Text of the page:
The Best 7 Step Winter Pond Maintenance Process For Clients

This Is How We Do Winter Pond Care For Our Clients In And Around Des Moines
Pond that went through winter pond maintenance steps

Knowing what happens for winter pond maintenance is a good idea! It’ll make sense why it’s important and how come you’ll want to hire a professional to do it for you.

In this post, you can discover our process for winter koi pond maintenance. You can also find out what happens during these steps and why they’re important. You’ll also find the answers to a couple of common winter pond questions. Finally, you can see what it looks like when we leave water features running.

We Need To Protect Our Pond!

“What, exactly, do we need to protect it from?” asks Adam.

Angela looks worriedly out over their koi pond. “From freezing and being too cold, Adam. Our Des Moines winter months are cold and snowy and water freezes. What’s going to happen to our pond? And our koi fish?? Do we need a pond heater or something?”

Adam puts an arm around her shoulders. “Don’t worry, hon. We’re not the first people here to have a koi pond in winter. There’s sure to be a winter pond maintenance process, just like there was a fall pond maintenance process. I’ll bet we can even find it online!”

Angela smiles. “Then let’s go ahead and look it up! I’ll be less stressed and worried that way,” she says, bringing out her phone. She starts typing her question into Google.

Here’s what the couple finds out:

The Best 7 Steps For Winter Pond Maintenance

  1. Start feeding your fish cold water food between 60 and 50 degrees Fahrenheit. Below that, don’t feed them
  2. Take out leaves and debris
  3. Trim plants back
  4. Add cold water bacteria
  5. Clean and remove the pump, filter, and skimmers
  6. Install an aerator or recirculating pump
  7. Add a floating de-icer

We’ll also need to take down any pond netting you may have put up for fall. We don’t want snow piling up on it and causing it to break.

Why These Winter Pond Care Steps Are Important

Winter pond maintenance can mean leaving the water running

Feeding your fish during winter. It starts with learning how to care for pond fish during winter. When water temperatures drop below 60 degrees Fahrenheit, fish start hibernating. Their digestive cycles slow to a crawl. If they eat anything besides cold water food it can get stuck in their gut. This can make them sick or cause them to die.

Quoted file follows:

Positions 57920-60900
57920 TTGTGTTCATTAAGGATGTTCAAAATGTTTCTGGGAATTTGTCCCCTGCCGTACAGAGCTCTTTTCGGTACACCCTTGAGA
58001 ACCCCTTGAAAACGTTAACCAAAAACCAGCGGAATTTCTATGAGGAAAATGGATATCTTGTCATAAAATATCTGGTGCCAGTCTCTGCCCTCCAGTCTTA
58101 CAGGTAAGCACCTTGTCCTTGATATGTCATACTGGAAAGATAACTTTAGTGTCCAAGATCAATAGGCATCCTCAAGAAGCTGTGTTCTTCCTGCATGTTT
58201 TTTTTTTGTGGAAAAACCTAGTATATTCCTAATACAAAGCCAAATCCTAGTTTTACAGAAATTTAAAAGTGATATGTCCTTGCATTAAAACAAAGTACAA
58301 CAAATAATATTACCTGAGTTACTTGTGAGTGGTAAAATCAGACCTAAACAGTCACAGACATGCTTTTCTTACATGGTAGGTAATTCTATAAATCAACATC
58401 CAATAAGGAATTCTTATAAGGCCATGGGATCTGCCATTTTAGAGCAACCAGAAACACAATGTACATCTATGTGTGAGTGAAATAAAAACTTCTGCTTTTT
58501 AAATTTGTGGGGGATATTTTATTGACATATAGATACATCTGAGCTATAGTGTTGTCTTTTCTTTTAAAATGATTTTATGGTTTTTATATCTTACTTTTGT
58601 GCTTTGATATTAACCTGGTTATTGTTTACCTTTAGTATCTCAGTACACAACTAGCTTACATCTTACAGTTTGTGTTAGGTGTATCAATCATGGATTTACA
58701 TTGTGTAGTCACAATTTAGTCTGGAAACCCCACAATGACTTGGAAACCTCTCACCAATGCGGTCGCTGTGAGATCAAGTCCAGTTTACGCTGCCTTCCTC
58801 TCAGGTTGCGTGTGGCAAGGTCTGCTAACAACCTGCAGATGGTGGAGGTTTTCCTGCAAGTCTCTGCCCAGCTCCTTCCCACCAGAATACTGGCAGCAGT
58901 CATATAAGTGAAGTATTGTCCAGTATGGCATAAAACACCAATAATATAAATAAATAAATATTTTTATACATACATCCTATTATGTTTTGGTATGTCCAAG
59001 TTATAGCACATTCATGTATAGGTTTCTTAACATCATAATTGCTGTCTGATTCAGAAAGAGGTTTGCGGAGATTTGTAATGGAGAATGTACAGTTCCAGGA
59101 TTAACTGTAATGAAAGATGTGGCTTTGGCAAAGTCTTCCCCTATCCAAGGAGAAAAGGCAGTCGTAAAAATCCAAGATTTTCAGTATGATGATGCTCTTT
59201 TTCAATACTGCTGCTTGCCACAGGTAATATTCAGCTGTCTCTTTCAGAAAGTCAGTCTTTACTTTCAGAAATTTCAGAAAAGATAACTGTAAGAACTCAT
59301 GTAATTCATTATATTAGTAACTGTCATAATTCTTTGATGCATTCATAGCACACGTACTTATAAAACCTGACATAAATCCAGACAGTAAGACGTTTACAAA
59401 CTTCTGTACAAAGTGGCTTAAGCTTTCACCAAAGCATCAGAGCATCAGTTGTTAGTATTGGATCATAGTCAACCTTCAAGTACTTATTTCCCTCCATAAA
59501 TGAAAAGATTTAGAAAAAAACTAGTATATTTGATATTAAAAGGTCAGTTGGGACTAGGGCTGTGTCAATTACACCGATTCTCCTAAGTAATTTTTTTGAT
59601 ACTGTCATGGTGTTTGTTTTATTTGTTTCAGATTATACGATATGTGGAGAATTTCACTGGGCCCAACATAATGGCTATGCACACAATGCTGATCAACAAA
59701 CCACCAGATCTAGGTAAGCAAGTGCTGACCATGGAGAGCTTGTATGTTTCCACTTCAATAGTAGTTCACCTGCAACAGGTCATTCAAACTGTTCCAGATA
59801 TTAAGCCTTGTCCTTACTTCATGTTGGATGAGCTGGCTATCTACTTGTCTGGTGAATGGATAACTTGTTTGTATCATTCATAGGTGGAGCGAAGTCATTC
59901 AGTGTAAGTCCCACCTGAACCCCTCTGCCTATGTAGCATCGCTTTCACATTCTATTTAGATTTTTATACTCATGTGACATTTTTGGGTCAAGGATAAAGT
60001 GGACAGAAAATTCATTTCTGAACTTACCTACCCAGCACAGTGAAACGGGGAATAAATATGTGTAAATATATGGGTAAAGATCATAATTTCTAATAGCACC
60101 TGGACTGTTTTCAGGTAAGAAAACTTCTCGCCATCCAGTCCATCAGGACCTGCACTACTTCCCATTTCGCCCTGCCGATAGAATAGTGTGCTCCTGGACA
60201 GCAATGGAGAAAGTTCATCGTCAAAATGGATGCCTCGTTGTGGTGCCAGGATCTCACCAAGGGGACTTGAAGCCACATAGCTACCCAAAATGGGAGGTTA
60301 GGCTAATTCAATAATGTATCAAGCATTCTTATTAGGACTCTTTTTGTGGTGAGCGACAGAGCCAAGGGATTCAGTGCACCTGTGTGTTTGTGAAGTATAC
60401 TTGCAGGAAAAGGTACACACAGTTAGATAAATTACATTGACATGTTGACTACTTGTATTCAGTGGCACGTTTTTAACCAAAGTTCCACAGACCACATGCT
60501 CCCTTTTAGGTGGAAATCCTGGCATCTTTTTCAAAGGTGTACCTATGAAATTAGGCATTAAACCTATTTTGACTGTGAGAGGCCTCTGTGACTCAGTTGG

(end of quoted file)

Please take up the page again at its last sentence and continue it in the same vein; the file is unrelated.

Take out leaves and debris. It’s best to clean out the leaves and debris. If your pond freezes with a lot of organic matter on the bottom it can be bad. Leaves and such will break down and release gases into the water. They’ll also pile up as sludge, which makes the spring pond maintenance process harder. This isn’t good for your fish.

Trim plants back. Trimming aquatic plants helps keep their growth in check. Your pond will keep looking good too. The cold water bacteria help balance your pond water, keeping it clean, clear, and high-quality.

Add cold water bacteria. Coldwater bacteria survive the temperatures while cleaning your pond water. It makes your pond better for your fish. It also makes spring pond cleaning easier.

Clean and remove the pump, filter, and skimmers. If you choose to leave your pond running, this does the same thing as beneficial bacteria. Keep your pond clean and your fish happy.

Using aerators to form a hole in the ice for winter pond maintenance

Install an aerator or recirculating pump. Aerators and recirculating pumps add oxygen to the water too. You’ll want to move it further up or turn it off for winter. In the wrong place, it can move colder water to where your fish are and this can hurt them.

Add a floating de-icer. De-icers create a hole in the ice. This allows the gases to escape and oxygen to come in. Your fish will love the cleaner water and fresh air. Don’t break holes in the ice! Imagine being half asleep and a giant sledgehammer crashes through your roof. That’s what it would be like for your fish. It can injure or kill them.

Will My Fish Freeze With My Pond?

Pond starting to freeze over during winter

If your pond is at least 2 feet deep you don’t have to worry. Your fish won’t freeze into fish-cicles. Fish hang out at the bottom of the pond. Water at lower depths like that won’t freeze. Your fish will be in a hibernating state so they won’t mind not having a lot of room.

Can I Leave My Pond Running Over Winter?

You can either shut down your pond or leave it running. Shutting it down involves turning off the water along with removing and cleaning pumps, filters, and skimmers. You’ll want to keep a close eye on your water feature if you leave it running over winter. Nobody wants ice dams spraying water into their yard all winter.

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“I feel so much better now. All that anxiety just melted away,” sighs Angela. Adam smiles and nods. “Well, while we’re here, let’s see what else we need to know. Then we won’t stress ourselves out as much in the future.”